As a matter of physical description, Poe's settings and characters in "Usher" derive from earlier Gothic and employ familiar devices. Walker notes that "the opening scene contains the ingredients of a conventional Gothic melodrama; the solitary rider, passing through a 'singularly dreary tract of country,' is oppressed by 'a sense of insufferable gloom', when, as evening draws on, he approaches the lonely, dilapidated, and melancholy House of Usher," which he terms "elaborate Gothic decor." (Walker 586). But at the same time, the central Gothic building of the story's title conceals a pun. Robinson notes the pun where by "the House of the title refers both to Usher's lineage and to his ancestral home" thereby stressing genealogy (Robinson 69). This seems to connect with the traditional aristocratic emphasis in Gothic: Stein notes that the traditional Gothic emphasis on aristocracy is here replaced by a fascination with the "hereditary deficiency" which is "connected with the 'undeviating' male line of descent in the Usher race" -- in other words, rather than being titled aristocrats, the Ushers are merely concerned about breeding. (Stein 110), But in any case, the sense of long tradition is what replaces the usual emphasis on the creepiness of Catholicism and Catholic countries in the English Gothic novel -- we are invited to consider the Ushers as a kind of abstracted form of aristocrat, and S. Foster Damon has even suggested that Poe may have intended a kind of pun on the name of "Bishop Ussher," the famous seventeenth century English clergyman who would use the Old Testament to calculate the age of the earth (Damon 73). When the great age of a family is somehow a guarantee of greatness, then certainly to trace one's ancestry to the antediluvian era would be a boon: the hint in the name may be that the Ushers, as a genealogical lineage, are older than God himself.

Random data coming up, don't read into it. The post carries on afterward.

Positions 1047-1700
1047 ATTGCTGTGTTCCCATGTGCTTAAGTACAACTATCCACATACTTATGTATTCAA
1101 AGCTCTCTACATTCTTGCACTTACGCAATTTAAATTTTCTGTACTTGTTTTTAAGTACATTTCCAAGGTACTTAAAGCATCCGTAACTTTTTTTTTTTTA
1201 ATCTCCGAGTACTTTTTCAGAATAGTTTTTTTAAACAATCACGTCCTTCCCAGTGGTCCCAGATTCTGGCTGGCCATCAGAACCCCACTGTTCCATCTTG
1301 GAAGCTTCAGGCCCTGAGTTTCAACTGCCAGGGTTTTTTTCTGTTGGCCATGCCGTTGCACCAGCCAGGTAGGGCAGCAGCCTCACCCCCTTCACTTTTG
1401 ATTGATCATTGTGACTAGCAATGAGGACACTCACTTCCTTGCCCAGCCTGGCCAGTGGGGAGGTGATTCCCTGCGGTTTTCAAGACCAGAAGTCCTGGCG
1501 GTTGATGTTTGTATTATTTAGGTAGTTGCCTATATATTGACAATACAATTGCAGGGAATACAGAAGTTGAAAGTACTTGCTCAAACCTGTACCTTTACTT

The Gothic's use of the supernatural is perhaps the first and most significant fact about Poe's tale, because it is ambiguous as to whether or not Poe intends Madeline Usher to be something supernatural in her final appearance. Bailey likewise argues that "Roderick seems engaged in a struggle against a power that he feels to be supernatural" (Bailey 448) -- in other words, he finds himself trapped in a Gothic fiction, while Poe's narrator does not accept the supernatural explanation outright. In contrast to this reading, Zanger reminds us that Poe had notoriously claimed that the death of a beautiful woman was the only natural subject for poetry, and so relates Madeline to a running theme throughout Poe's verse (as in "The Raven" with its invocation of a "lost Lenore"), which to some extent makes Madeline a sort of poetic vision come back to haunt the artist Roderick (Zanger 533). But obviously this is a metaphorical reading of the story. Kendall, by contrast, reads the supernatural as quite literal fact, and identifies the "hereditary Usher curse" as actual vampirism, and argues that "Madeline is a vampire -- a succubus -- as the family physician well knows and as her physical appearance and effect upon the narrator sufficiently demonstrate" (Kendall 450). Meanwhile, Howes notes that the level of Gothic detail here is such that Roderick has been variously interpreted as "vampire, practitioner of incest or necrophile, heroic artist moving into the intense inane, or object lesson in fatalism" (Howes 68).